‘the NMC dismiss the significance of their decision saying only 80 midwives out of 41,000 are affected. This misleading and disingenuous use of statistics is clearly intended to imply that over 41,000 midwives have sought and secured insurance themselves when in fact most of those 41,000 are covered by the NHS.’ (38)
Parents expressed the view that they were the people most affected by the decision, rather than the Independent Midwives.
‘The use of the word ‘only’ is particularly offensive in this context.’ (38)
There was also a lack of clarity over how the decision was implemented. Parents were concerned that no consideration appeared to have been given by the NMC to delaying the decision.
‘They could easily have given a notice period that ensured current clients were not affected by their decision to suddenly rule IMUK’s indemnity cover as inadequate’. (38)
Parents asked for clarity from the NMC about their conflation of safety, and indemnity insurance, stating: ‘The IMs are no less ‘safe’ than they were six weeks, months or years ago’. (146)
Overall, the decisions taken by the NMC were confusing and contradictory for those who were affected by them.
Parents employ Independent Midwives for a variety of reasons, but predominant reasons given in this research include women who feel they need care which is greater than the NHS can provide, and women who have had a previous traumatic perinatal experience. These women are at greater risk of experiencing childbirth-related post traumatic stress disorder (PTSD).7 The lack of a proactive provision of alternative care by the NMC or the NHS for these women has caused distress. It is possible that direct communication between women affected and the NMC could assist in this situation.
Independent Midwifery services are highly valued by those parents who have chosen to employ them. The decision taken by the NMC has had an immediate impact on those parents who have booked an Independent Midwife. The impact has included parents feeling their emotional health has been negatively impacted. Some women have decided to give birth by non-medically indicated caesarean section, and others have chosen to give birth unattended. None of these decisions are seen by parents as their preferred choice. Other women have chosen to have a home birth with NHS Midwives, but have found that this option is not necessarily open to them either.
There is a great deal of anger and distress experienced by parents who have employed Independent Midwives in the past, currently, or who would wish to do so in the future. These negative feelings are directed towards the NMC, who parents in this research identified as responsible for the current situation. There is also confusion amongst these parents about the difference between the NMC and the NHS. This poses a further difficulty for women who had employed Independent Midwives, who now may need to access NHS Maternity Services. It could be helpful to those women for there to be greater clarity about the role of the NMC, and its relationship to the NHS.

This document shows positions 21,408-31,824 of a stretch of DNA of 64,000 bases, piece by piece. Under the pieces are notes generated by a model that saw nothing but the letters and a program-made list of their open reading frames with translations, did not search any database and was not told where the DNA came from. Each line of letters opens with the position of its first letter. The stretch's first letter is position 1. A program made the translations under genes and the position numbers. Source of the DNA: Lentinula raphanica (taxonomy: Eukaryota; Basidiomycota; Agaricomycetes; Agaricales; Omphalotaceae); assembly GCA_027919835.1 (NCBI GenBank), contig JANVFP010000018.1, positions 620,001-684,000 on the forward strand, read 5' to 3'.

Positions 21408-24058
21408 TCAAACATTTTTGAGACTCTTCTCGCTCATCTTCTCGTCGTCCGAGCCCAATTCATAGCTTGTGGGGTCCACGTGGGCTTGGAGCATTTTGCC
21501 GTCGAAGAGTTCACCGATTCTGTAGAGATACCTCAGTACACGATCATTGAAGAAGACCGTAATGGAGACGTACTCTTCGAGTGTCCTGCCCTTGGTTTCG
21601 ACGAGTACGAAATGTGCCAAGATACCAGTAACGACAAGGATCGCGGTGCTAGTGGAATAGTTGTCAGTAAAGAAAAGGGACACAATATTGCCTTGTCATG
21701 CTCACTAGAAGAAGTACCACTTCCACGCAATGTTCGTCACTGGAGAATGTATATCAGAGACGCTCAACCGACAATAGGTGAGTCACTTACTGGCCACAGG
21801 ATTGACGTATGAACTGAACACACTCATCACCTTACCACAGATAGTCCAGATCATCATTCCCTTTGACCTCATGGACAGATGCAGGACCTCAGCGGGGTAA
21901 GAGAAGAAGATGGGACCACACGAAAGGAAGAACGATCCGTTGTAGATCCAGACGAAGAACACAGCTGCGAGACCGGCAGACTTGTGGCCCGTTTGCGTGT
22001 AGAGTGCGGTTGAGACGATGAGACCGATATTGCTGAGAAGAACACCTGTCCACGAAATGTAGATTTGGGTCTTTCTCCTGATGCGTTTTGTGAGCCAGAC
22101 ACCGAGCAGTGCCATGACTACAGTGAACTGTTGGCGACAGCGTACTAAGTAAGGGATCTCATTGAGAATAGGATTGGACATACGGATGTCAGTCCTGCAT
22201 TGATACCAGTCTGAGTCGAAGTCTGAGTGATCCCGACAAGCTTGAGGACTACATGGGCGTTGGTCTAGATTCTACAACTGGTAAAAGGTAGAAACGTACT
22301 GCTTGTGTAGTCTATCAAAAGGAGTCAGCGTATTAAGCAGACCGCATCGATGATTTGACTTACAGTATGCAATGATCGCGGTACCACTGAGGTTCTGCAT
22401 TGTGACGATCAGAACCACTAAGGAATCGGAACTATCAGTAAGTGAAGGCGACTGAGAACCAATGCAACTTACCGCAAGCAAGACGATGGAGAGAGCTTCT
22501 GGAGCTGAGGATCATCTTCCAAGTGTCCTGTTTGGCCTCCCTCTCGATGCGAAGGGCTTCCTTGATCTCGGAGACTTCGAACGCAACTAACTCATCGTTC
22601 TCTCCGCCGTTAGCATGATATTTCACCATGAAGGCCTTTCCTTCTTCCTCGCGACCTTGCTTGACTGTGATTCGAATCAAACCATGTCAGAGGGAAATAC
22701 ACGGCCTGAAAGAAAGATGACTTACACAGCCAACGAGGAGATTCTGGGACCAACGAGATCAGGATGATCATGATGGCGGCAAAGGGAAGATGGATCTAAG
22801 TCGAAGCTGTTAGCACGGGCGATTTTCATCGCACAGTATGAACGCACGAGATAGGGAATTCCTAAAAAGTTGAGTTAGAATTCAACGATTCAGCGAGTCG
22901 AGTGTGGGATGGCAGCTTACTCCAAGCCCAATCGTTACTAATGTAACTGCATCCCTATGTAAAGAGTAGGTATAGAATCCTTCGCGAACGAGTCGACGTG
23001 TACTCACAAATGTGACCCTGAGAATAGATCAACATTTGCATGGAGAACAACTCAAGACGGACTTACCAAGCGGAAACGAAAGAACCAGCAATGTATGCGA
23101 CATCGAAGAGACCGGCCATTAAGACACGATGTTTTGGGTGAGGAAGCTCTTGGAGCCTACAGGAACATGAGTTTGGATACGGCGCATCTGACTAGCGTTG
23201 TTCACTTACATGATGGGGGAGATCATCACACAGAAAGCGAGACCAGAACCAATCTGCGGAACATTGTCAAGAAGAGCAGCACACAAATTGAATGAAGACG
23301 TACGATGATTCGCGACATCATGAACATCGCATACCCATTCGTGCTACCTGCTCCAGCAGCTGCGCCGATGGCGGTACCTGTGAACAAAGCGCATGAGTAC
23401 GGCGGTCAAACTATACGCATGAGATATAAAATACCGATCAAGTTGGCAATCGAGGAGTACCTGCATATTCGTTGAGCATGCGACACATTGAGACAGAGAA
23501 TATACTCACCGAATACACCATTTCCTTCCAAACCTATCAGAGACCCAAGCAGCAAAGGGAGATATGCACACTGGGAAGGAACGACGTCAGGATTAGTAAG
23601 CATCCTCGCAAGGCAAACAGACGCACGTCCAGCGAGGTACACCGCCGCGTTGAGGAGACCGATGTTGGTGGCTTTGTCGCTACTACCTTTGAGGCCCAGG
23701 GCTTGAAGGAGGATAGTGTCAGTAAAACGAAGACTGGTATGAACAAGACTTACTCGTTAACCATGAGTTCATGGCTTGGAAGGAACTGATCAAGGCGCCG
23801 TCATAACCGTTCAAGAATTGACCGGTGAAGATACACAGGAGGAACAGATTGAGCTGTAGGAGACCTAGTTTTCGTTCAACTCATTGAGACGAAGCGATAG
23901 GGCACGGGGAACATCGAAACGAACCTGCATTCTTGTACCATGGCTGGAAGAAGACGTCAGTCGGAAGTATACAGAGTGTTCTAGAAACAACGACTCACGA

Confusion also exists over some elements of the decisions made by the NMC. This confusion was expressed by parents and midwives (both Independent and employed by the NHS) in this research. Further clarification of the NMC decisions would be beneficial in resolving this.
This research shows that considerable distress and confusion has been caused by the current situation, particularly to expectant parents. It seems likely that the distress in not being able to access Independent Midwifery is likely to continue, unless the situation is resolved. For women who are currently pregnant, any resolution cannot come soon enough.
‘I will never get this opportunity back. And it has all been taken away from me over something that I do not believe was a problem in the first place.’ (80)
1. NMC (2017a) Indemnity provision for IMUK midwives is 'inappropriate', says NMC retrieved from www.nmc.org.uk/news/news-and-updates/indemnity-provision-for-imuk-midwives-is-inappropriate- says-nmc/ [Accessed 9 March 2017]
2. NMC (2017b) Information for women and their families currently supported by IMUK midwives retrieved from www.nmc.org.uk/globalassets/sitedocuments/other- publications/information-for-women-supported-by-imuk-midwives.pdf [Accessed 9 March 2017]
3. Braun V & Clarke V (2006) Using thematic analysis in psychology. Qualitative Research In Psychology, 3(2), 77-101. doi:10.1191/1478088706qp063oa
4. Lurie S (2016) Caesarean delivery is associated with higher risk of depressive symptoms, pain and sexual dysfunction. Evidence-Based Nursing, 19(3), 70. doi:10.1136/eb-2015-102267
5. van Reenen SL, & van Rensburg E (2013) The influence of an unplanned caesarean section on initial mother-infant bonding: Mothers' subjective experiences. Journal Of Psychology In Africa, 23(2), 269-274.
6. Moraitis A, Oliver-Williams C, Wood A et al (2015) Previous caesarean delivery and the risk of unexplained stillbirth: retrospective cohort study and meta-analysis. BJOG: An International Journal Of Obstetrics & Gynaecology, 122(11), 1467-1474. doi:10.1111/1471- 0528.13461
7. Ayers S, Bond R & Wijma K (2013) Risk factors for PTSD after birth in a normal population: A meta-analaysis. Journal of Reproduction and Infant Psychology, 31 (3), e3. doi:10.1080/02646838.2014.892345
AIMS supports all maternity service users to navigate the system as it exists, and campaigns for a system which truly meets the needs of all. AIMS does not give medical advice, but instead we focus on helping women to find the information that they need to make informed decisions about what is right for them, and support them to have their decisions respected by their health care providers. The AIMS Helpline volunteers will be happy to provide further information and support. Please email firstname.lastname@example.org or ring 0300 365 0663.